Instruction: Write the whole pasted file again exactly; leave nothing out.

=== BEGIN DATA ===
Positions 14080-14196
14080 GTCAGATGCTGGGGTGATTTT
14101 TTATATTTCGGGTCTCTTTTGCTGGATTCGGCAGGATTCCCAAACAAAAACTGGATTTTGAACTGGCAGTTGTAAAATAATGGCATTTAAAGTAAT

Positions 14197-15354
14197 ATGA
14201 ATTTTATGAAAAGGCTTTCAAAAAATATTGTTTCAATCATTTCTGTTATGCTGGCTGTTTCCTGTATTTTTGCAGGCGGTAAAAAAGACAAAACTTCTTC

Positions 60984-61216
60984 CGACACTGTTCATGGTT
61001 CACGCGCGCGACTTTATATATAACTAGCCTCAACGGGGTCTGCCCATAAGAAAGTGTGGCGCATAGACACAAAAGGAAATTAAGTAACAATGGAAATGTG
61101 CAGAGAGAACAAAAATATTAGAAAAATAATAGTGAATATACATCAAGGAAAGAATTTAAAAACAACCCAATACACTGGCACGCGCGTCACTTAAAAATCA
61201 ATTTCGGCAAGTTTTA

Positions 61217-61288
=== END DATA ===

Positions 14080-14196
14080 GTCAGATGCTGGGGTGATTTT
14101 TTATATTTCGGGTCTCTTTTGCTGGATTCGGCAGGATTCCCAAACAAAAACTGGATTTTGAACTGGCAGTTGTAAAATAATGGCATTTAAAGTAAT

Positions 14197-15354
14197 ATGA
14201 ATTTTATGAAAAGGCTTTCAAAAAATATTGTTTCAATCATTTCTGTTATGCTGGCTGTTTCCTGTATTTTTGCAGGCGGTAAAAAAGACAAAACTTCTTC

Positions 60984-61216
60984 CGACACTGTTCATGGTT
61001 CACGCGCGCGACTTTATATATAACTAGCCTCAACGGGGTCTGCCCATAAGAAAGTGTGGCGCATAGACACAAAAGGAAATTAAGTAACAATGGAAATGTG
61101 CAGAGAGAACAAAAATATTAGAAAAATAATAGTGAATATACATCAAGGAAAGAATTTAAAAACAACCCAATACACTGGCACGCGCGTCACTTAAAAATCA
61201 ATTTCGGCAAGTTTTA

Positions 61217-61288